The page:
IP3 molecules bind to IP3 receptors and open up the calcium channels on the endoplasmic reticulum. I am wondering what happens to IP3 molecules after they have been released from the IP3 receptor? Do they remain as IP3 molecules, or do they break down? Do they have any purpose after they have been released, and perhaps after been broken down?


All biomolecules are eventually broken down. This process is called turnover. Since inositol is a signalling molecule it is necessary to remove in order to terminate the signal, despite adaptive mechanism in the ER calcium channels.

IP3 is generally dephosphorylated by a family of phosphatase enzymes called inositol polyphosphate phosphatases. After dephosphorylation, the inositol can be recycled into the membrane by phosphatidyl-inositol synthase.



1 I'm citing this website instead of a research article because apart from citing the original research articles, it also has other informative links about the enzymes and the substrate molecules. It is also from a very reliable source.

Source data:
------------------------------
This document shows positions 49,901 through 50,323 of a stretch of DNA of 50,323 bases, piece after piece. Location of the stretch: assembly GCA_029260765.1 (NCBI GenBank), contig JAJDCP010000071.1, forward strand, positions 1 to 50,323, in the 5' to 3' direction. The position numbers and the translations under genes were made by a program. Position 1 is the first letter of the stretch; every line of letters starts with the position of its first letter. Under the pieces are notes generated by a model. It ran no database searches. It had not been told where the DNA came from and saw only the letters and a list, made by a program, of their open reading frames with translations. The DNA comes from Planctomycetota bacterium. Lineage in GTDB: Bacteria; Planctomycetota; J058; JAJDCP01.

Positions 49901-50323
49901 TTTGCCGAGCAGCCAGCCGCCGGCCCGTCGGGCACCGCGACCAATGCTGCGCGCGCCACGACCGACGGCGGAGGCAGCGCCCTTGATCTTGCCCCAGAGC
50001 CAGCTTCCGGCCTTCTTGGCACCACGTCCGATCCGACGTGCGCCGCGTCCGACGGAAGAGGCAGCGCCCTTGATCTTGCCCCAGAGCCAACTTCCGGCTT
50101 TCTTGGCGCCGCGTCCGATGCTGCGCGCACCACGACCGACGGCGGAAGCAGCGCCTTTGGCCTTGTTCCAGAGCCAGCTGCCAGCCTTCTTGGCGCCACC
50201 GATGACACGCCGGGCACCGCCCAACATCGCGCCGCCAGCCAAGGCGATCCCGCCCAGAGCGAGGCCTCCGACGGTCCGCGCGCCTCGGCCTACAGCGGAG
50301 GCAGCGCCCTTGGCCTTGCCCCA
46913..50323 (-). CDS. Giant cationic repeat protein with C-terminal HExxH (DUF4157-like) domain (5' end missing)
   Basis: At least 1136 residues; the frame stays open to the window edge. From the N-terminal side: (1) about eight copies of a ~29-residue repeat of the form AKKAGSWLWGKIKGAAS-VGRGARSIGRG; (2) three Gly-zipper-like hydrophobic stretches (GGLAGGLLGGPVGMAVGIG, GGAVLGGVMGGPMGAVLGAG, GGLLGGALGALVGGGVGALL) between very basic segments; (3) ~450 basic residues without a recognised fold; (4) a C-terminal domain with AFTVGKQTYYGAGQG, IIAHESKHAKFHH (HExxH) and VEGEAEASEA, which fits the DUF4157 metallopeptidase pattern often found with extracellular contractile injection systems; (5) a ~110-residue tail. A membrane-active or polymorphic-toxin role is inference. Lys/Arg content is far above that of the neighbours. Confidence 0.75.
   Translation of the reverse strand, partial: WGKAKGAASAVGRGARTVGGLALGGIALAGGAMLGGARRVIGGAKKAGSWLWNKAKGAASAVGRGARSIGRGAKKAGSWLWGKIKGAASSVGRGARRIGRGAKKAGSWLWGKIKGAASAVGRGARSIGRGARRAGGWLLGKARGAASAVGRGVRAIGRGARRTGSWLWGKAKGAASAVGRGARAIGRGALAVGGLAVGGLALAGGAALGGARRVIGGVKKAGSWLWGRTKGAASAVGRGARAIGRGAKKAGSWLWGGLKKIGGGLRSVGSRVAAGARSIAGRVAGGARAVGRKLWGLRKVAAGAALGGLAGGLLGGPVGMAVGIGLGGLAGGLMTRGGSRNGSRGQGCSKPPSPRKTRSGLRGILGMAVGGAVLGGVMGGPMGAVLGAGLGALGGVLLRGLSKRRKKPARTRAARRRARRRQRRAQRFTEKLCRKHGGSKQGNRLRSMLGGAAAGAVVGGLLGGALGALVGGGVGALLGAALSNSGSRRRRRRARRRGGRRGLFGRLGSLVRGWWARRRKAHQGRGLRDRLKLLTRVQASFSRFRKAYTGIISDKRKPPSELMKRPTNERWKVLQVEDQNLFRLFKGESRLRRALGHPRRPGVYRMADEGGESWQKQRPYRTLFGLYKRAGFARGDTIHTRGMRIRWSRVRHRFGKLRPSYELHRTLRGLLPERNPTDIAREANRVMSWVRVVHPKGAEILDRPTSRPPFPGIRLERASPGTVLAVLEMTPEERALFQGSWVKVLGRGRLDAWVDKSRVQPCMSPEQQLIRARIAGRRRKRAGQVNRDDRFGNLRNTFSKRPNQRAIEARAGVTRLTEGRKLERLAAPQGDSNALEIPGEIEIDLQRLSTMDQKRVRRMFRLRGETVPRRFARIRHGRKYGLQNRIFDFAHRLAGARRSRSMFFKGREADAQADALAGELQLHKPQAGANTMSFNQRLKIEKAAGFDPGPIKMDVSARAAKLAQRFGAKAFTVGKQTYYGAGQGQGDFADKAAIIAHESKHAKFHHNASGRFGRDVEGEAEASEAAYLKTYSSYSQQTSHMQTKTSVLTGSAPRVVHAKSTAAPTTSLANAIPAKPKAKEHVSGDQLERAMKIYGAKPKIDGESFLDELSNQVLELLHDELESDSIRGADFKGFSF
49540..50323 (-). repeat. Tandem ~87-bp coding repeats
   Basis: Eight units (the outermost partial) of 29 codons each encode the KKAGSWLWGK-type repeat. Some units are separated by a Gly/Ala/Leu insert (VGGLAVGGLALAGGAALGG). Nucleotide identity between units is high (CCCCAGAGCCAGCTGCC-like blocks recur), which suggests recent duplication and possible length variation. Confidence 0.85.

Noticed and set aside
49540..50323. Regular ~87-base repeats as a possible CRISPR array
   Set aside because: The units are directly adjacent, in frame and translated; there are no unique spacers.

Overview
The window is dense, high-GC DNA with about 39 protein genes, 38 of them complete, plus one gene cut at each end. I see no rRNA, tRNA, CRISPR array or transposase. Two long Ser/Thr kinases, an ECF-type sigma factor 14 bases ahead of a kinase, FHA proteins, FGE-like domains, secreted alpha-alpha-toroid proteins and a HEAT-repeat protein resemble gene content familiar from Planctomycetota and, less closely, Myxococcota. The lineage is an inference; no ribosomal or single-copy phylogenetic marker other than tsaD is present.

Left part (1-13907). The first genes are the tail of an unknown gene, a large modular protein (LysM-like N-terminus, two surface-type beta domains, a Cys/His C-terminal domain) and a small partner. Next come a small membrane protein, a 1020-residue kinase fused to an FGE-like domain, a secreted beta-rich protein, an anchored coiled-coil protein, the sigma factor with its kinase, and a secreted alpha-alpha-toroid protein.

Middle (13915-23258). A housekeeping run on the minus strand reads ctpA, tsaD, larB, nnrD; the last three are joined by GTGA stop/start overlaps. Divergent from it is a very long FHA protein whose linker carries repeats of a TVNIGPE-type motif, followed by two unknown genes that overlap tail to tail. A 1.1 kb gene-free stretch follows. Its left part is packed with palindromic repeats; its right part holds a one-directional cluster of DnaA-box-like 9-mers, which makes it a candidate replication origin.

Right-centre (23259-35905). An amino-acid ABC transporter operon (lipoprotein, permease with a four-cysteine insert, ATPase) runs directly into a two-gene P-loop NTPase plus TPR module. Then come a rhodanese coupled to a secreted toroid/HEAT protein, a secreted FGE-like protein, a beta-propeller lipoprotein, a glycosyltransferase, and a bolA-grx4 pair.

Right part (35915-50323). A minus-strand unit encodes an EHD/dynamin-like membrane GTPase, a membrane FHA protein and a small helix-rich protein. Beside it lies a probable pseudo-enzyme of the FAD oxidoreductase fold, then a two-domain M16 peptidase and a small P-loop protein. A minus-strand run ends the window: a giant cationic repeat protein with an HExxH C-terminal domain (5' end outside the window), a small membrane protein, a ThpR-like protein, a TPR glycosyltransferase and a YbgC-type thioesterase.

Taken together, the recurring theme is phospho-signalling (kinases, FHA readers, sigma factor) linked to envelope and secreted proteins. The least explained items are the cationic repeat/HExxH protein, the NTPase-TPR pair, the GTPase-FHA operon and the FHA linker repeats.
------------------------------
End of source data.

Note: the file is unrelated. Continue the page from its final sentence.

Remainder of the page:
• $\begingroup$ thank you so much @wysiwyg By the way, how do we know the lifetime of such signalling molecules. $\endgroup$ – nashynash Jul 9 '15 at 10:57
  • 2
    $\begingroup$ @nashynash There are different assays by which it can be found out. One way is to label the metabolite using an isotope (like ¹³C) and track the loss of radioisotope in the sample using mass spectrometry or NMR. In this case the "lifetime" depends on the phosphorylated state of inositol - so the phosphorous has to be labelled instead of carbon. $\endgroup$ – WYSIWYG Jul 9 '15 at 11:11

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